The Advent, Christmas, and Epiphany seasons, joined as they are, all involve looking for a sign.
What sign are you? Years ago, as a child, I would play “pretend” like many children and dress myself in long flowing skirts, beads, and a bandana and position myself at the end of a path which led into the woods behind our home. I’d have my sky-marble rubber ball in hand and set up a makeshift table in the dirt. When neighborhood children happened by—both real and imagined—I would offer to tell fortunes from my pretend crystal ball. I didn’t fool anyone but had great fun trying to be like the automated female mannequin who sat housed in an antique wooden box and handed out colorful horoscopes for a quarter at the end of the Ocean City boardwalk. If I were to ask you what sign you are, likely you would think of astrology—Pisces, Sagittarius, Scorpio or perhaps Leo…or maybe earth, air, wind, or fire.
Turning to our reading from Isaiah, we might pity poor Ahaz. He has two armies after his city and him and he’s desperately afraid. He is fearful like we are all fearful when we are casting about trying to get a handle on the unknown, trying to read our futures so that we might have some control in knowing the unknowable. Ahaz is reading numbers, grasping for a future destiny for his family and his people, trying to read the weather and trying to read God.
Yahweh asks him if he wants a sign; God actually offers this to Ahaz— saying, “Ask for a sign of the Lord your God…and let it be as deep as Sheol or as high as heaven…and I will give it.” That is a bit shocking to read, given that demanding signs of the Almighty is not usually good sportsmanlike behavior. But here, in this text, God is offering a sign for the asking. God is offering this grace as a reassurance…kind of like when my children reassure me, by deciding to clothe themselves in the morning without my nagging and increasingly louder requests. It would be like my son, Eli, coming downstairs in the morning already dressed and saying, “Look, Mommy, ask me for a sign that I have my listening ears on” but then I refuse to turn around while making the bed and instead say, “I’m not going to look or ask because you won’t do it anyway…” and my little boy has already pulled on his sweater and tucked in his shirt.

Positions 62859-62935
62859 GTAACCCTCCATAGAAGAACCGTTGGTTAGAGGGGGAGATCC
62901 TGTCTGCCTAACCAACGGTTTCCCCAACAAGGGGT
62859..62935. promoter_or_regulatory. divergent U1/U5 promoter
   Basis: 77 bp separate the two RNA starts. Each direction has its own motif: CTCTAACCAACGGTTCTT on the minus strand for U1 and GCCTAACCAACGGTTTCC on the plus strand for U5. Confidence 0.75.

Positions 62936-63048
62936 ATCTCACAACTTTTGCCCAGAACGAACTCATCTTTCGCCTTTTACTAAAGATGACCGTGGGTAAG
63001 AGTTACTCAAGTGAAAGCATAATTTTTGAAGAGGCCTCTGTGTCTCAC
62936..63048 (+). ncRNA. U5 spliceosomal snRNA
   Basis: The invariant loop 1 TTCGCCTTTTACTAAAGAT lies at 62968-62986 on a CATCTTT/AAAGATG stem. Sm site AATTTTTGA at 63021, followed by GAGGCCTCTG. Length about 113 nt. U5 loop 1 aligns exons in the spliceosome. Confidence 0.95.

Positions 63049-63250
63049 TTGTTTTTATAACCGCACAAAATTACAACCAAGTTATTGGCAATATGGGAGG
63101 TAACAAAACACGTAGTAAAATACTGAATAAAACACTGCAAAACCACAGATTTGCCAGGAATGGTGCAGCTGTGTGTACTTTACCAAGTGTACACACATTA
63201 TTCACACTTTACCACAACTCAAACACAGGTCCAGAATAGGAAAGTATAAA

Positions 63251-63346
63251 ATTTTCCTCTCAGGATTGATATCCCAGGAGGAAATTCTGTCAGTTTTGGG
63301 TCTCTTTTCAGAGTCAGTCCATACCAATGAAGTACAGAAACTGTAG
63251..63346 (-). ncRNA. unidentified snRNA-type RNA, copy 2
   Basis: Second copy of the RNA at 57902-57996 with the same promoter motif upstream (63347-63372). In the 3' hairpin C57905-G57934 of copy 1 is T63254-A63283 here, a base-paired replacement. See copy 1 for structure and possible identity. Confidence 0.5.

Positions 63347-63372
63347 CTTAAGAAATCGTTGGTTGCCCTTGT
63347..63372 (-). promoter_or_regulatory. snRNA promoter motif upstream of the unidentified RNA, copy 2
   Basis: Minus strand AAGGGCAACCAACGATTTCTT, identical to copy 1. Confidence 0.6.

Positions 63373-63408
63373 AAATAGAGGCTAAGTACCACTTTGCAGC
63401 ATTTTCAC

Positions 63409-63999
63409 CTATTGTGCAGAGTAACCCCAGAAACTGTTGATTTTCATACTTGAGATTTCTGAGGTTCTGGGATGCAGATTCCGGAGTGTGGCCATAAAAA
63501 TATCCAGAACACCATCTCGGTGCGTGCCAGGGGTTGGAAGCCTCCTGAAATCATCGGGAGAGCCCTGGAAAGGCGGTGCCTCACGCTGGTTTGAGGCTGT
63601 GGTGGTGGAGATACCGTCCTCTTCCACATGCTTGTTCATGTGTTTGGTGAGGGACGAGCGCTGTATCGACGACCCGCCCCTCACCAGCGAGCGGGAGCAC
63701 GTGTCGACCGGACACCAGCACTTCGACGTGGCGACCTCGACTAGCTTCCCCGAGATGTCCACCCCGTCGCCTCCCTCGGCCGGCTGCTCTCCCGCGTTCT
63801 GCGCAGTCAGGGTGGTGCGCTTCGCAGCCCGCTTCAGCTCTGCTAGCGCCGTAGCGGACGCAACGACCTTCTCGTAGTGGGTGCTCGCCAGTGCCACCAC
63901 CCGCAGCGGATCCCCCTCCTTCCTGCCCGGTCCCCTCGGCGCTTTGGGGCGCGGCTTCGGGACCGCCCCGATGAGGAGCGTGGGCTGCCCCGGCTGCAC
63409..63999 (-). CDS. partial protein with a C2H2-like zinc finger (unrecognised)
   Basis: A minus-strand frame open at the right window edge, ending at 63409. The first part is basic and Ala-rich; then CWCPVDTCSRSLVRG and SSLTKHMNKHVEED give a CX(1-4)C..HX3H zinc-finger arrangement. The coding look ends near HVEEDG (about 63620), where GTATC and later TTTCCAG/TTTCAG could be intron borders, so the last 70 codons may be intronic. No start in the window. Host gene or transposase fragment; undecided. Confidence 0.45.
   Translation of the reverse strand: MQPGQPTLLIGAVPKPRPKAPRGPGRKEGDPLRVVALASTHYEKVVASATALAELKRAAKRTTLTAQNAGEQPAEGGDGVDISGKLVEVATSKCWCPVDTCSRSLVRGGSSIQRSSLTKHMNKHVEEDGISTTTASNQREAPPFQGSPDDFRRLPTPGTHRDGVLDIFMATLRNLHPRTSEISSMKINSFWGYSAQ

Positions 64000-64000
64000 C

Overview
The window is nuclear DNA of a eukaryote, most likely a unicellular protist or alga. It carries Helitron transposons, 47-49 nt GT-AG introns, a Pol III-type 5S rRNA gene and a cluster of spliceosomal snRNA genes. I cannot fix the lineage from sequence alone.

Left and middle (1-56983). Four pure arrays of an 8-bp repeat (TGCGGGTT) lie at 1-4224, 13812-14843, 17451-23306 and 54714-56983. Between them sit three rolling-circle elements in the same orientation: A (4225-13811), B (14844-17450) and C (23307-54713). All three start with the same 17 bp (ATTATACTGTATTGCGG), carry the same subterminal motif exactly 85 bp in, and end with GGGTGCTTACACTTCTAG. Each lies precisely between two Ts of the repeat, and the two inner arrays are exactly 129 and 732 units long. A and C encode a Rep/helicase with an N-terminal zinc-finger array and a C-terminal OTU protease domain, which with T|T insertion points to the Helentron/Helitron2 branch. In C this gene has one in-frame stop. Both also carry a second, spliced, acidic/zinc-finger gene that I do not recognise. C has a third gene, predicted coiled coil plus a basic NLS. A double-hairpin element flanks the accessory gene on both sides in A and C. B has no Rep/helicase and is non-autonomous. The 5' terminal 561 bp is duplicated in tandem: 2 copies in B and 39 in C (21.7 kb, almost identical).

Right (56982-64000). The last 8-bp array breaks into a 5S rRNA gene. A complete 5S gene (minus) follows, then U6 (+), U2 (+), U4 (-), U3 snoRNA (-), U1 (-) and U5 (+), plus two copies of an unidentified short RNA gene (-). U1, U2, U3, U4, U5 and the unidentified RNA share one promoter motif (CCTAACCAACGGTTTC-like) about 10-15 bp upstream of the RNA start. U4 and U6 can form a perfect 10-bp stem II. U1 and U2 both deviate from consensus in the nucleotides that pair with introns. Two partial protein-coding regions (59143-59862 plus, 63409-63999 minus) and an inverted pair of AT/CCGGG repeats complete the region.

Likely, Ahaz would love to take a peek at his daily God-scope at the morning breakfast table with the Holy One, but there is something “not-quite-right” about that, something that smacks of tempting the Deity—which humans are not supposed to do– And so, even though God is doing the offering, Ahaz flat-out refuses Yahweh’s promise of reassurance. However, God is no mannequin telling fortunes for a quarter at a local summer resort or a petulant child clamoring for his Mommy’s attention; God wants Ahaz to trust him in a manner that speaks to his soul. So, even in his refusal, God sends the struggling Ahaz the prophet Isaiah, who is no charlatan or profiteer forecasting happiness just to line his pocket, but someone who offers the worried, beleaguered King and his drifting people the holy reassurance and guidance they need but are still too proud to ask for.
“Look, a young woman is with child…” says Isaiah, “and shall bear a son, and shall name him Immanuel.” Many, many, many generations later, the same words will be said about the young Mary and her pregnancy in our Christmas story. God has a few favorite signs that God uses to help us when we are deficient in hope and help. Today, let’s leave aside any mistaken notions about virginity or chaste sexual relations and simply acknowledge what Isaiah believes and trusts, not from the stars and sky, but from God – that a young woman was about to change the world with the child whom she would bear. Some say “the woman” to which Isaiah refers is a either a concubine of king Ahaz, or perhaps Isaiah’s wife who was a prophetess. Whether prophetess, concubine, or maiden, a woman carried the future in her womb, just as some pregnant refugee women have taken great risks to bring their children into a kinder, more just, and free world.